Adding alpelisib to fulvestrant boosts PI3KCA-mutant metastatic breast cancer PFS
medwireNews: Patients with hormone receptor (HR)-positive, HER2-negative metastatic breast cancer harboring PI3KCA mutations derive a significant progression-free survival (PFS) benefit when fulvestrant is supplemented with the PI3K inhibitor alpelisib, phase III data show.
Presenting the results at the ESMO 2018 Congress in Munich, Germany, Fabrice André (Institut Gustave Roussy, Villejuif, France) explained that alpelisib is a highly specific PI3K inhibitor, targeting just the alpha isoform of the protein, unlike other drugs in this class that target all four isoforms and are therefore associated with high levels of toxicity.
The double-blind SOLAR-1 trial comprised two cohorts– one with activating PI3KCA mutations and one without (n=341 and 231, respectively) – of men and postmenopausal women who had received aromatase inhibitor therapy for advanced breast cancer.
Over a median follow-up of 20.0 months, treatment with oral alpelisib 300 mg/day plus fulvestrant was associated with a significant 35% reduction in the risk for disease progression or death relative to placebo and fulvestrant in the PI3KCA-mutant cohort.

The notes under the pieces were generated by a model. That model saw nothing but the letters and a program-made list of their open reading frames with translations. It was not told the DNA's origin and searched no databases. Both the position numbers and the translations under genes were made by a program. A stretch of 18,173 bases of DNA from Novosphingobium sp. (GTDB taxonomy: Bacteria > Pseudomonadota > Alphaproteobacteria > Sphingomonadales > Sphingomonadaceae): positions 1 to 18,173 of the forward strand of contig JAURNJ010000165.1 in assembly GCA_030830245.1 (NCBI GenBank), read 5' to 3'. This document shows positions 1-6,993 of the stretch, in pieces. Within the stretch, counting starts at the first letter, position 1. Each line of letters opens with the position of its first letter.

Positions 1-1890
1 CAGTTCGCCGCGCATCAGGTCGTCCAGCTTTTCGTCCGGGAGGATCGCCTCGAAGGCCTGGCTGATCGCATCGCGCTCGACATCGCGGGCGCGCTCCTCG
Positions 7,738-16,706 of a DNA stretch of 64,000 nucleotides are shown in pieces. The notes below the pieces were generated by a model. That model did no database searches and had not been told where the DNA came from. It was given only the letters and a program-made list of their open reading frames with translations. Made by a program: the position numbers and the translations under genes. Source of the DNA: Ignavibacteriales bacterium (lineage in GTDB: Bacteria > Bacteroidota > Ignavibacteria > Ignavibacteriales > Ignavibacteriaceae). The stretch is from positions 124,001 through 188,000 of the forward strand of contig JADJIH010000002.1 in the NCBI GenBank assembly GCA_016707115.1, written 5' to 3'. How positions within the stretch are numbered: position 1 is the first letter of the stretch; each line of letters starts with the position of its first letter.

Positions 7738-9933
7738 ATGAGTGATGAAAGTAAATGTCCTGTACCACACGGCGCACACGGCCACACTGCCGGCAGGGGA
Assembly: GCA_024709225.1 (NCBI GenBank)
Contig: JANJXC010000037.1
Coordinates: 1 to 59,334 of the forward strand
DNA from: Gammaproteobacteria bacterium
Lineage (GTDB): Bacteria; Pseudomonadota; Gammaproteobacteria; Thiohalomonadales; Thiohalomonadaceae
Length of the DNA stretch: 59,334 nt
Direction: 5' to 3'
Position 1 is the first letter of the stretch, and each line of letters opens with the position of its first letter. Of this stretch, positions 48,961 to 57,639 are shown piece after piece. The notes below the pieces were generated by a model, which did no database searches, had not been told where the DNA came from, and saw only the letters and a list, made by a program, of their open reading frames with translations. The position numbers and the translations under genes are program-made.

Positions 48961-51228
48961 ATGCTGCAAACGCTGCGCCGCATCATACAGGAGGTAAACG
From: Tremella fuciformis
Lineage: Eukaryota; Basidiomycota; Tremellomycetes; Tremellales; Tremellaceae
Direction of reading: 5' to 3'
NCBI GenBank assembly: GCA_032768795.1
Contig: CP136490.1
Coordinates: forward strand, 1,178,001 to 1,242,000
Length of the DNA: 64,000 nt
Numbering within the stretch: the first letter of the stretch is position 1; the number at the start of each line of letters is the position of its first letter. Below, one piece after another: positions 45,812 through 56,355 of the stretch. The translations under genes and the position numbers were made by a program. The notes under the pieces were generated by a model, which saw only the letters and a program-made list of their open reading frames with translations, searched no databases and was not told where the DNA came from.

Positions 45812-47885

The median PFS duration was nearly doubled in the alpelisib plus fulvestrant group, at 11.0 months compared with 5.7 months for the placebo and fulvestrant group.
Alpelisib treatment was also associated with a significantly higher overall response rate in this cohort, at 26.6% versus 12.8% with placebo. The corresponding rates were 35.7% and 16.2% in the subgroup of 262 patients with measurable disease, also a significant difference.
By contrast, there was “no clinically relevant effect” of adding alpelisib in patients with tumors lacking PI3KCA mutations, which provides the proof of concept for PI3KCA mutations as a biomarker for alpelisib therapy, said André.
With regard to the safety profile, adverse events (AEs) of grade 3 or 4 occurred in 76% of all patients given alpelisib plus fulvestrant and in 36% of those who received placebo, but led to treatment discontinuation in just 5% and 1% of patients, respectively.
Among alpelisib-treated participants, the most common AE at these grades was hyperglycemia (36.6 vs 0.6% for placebo), followed by rash (9.9 vs 0.3%).
“Alpelisib offers the potential for increased life expectancy in patients with HR+ HER2- advanced breast cancer with PI3KCA mutations,” André said in a press release, noting, however, that the short follow-up does not allow conclusions to be drawn about the long-term survival benefit of the drug.
medwireNews is an independent medical news service provided by Springer Healthcare. © 2018 Springer Healthcare part of the Springer Nature group